11. Treebs

    Treebs Initiate (0) Illinois Apr 18, 2011

    I usually rate just one, but if I have the same beer and it is consistently better (or worse) due to a recipe change or some other factor I'll make an addendum in my existing review to note this change. My score reflects the best version I had of that particular beer.
     
  12. Stahlsturm

    Stahlsturm Savant (420) Germany Mar 21, 2005

    Would that be such a bad thing ? :)
     
    drtth likes this.
  13. spoonhawk

    spoonhawk Savant (345) Iowa Dec 3, 2010

    I think your first impression is likely most valuable. Of coarse there is the possibility that you have gotten your hands on a bad beer at no fault of the brewer. However, if it the case that there are a ton of mishandled beers on the shelves, it is your duty to rate it as is. Is it fair to the brewer? No. But, it is fair to the consumer.

    If 20% of the beers on the shelves (to pick a random number) are too old, been shaken up, been left out in 100 degree heat for days, and people fail to review them as is, then people who use BA as a guide will have been sold a bill of goods.

    I think there is merit to giving a beer you believe to be off a second go in the name of an accurate review. I do not think reviewers should feel any sense of obligation to seek out peak condition beer, if doing so requires buying a beer over, and over, and over again.
     
  14. LeRose

    LeRose Advocate (605) Massachusetts Nov 24, 2011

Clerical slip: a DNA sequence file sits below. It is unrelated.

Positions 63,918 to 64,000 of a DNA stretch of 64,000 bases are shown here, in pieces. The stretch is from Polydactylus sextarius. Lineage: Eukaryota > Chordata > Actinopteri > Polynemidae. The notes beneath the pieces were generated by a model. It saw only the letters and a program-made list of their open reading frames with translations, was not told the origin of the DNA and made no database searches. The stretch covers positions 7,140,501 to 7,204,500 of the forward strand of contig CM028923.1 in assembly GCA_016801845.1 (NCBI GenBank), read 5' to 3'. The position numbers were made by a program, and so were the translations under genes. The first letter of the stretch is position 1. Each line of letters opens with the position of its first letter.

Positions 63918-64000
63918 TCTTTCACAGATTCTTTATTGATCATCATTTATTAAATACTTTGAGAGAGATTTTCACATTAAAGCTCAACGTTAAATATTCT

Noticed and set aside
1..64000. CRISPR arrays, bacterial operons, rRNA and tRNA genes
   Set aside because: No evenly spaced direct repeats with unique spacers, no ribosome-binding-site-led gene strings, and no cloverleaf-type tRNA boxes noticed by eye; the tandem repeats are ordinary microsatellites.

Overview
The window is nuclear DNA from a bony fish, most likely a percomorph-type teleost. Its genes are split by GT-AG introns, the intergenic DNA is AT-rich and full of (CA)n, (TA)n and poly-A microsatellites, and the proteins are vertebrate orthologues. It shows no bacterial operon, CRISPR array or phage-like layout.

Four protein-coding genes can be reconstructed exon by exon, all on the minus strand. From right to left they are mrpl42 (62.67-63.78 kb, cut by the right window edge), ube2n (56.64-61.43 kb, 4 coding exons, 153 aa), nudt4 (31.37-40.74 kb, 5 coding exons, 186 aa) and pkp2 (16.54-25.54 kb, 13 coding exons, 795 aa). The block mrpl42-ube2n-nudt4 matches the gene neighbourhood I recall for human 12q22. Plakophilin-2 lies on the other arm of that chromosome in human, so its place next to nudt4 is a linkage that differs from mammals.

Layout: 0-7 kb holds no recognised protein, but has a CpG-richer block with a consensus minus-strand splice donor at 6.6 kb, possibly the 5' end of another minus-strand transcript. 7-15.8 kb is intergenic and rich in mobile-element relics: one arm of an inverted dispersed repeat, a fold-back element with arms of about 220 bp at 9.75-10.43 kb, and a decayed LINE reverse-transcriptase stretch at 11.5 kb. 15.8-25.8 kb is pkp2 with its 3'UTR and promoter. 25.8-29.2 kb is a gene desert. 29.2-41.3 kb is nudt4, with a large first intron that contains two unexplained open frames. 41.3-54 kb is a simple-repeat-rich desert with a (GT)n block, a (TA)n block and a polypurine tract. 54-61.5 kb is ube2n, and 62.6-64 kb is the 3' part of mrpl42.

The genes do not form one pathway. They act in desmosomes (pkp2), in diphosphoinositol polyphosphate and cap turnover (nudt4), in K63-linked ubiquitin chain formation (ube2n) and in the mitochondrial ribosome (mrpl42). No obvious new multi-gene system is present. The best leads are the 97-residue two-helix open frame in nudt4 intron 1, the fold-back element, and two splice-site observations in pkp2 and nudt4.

If I rate a beer and have a huge negative deviation, I will look critically at my review and see what others have written and how they scored the product. Then I will go back for a second look, and if I am still of the same opinion, so be it. I've at least done some due diligence to understand what the beer is supposed to be all about and given it a fair chance beyond concluding that "this suck" in a non-Lagunitas way. That will at least partially address the "maybe I got a bad bottle/batch business" assuming I can find a bottle with a different date.

    That said, I agree with those who have already stated consistency is not the problem of the consumer. It's our job to review a beer honestly as presented. Inconsistency (for whatever reason) should be reflected in the scores and written reviews almost automatically, if you think about statistics. If reviews are all over the map rather than centered around some average value, then maybe the brewer has an issue with making the product the same each time. For most beers, there are tons of reviews and scores that provides a decent sample size.

    Of course, widely distributed scores could indicate problems with distribution, storage, and product age as well. But we need to see and understand that as an important part of the equation. It might take a bit of research to ferret that out as a cause of inconsistency - brings up the dreaded bottle date code again. Let's not go there ;)

    I think somewhere in the site changes synopsis there was talk of a graph for scores - that would be a great way to see this sort of thing laid out visually. I've done a couple myself just out of curiosity, but it is a bit of a chore to do without having access to the scores in a database. There's a ton of data - a lot that could be done with statistics, but not an easy undertaking.
     
    mecummins likes this.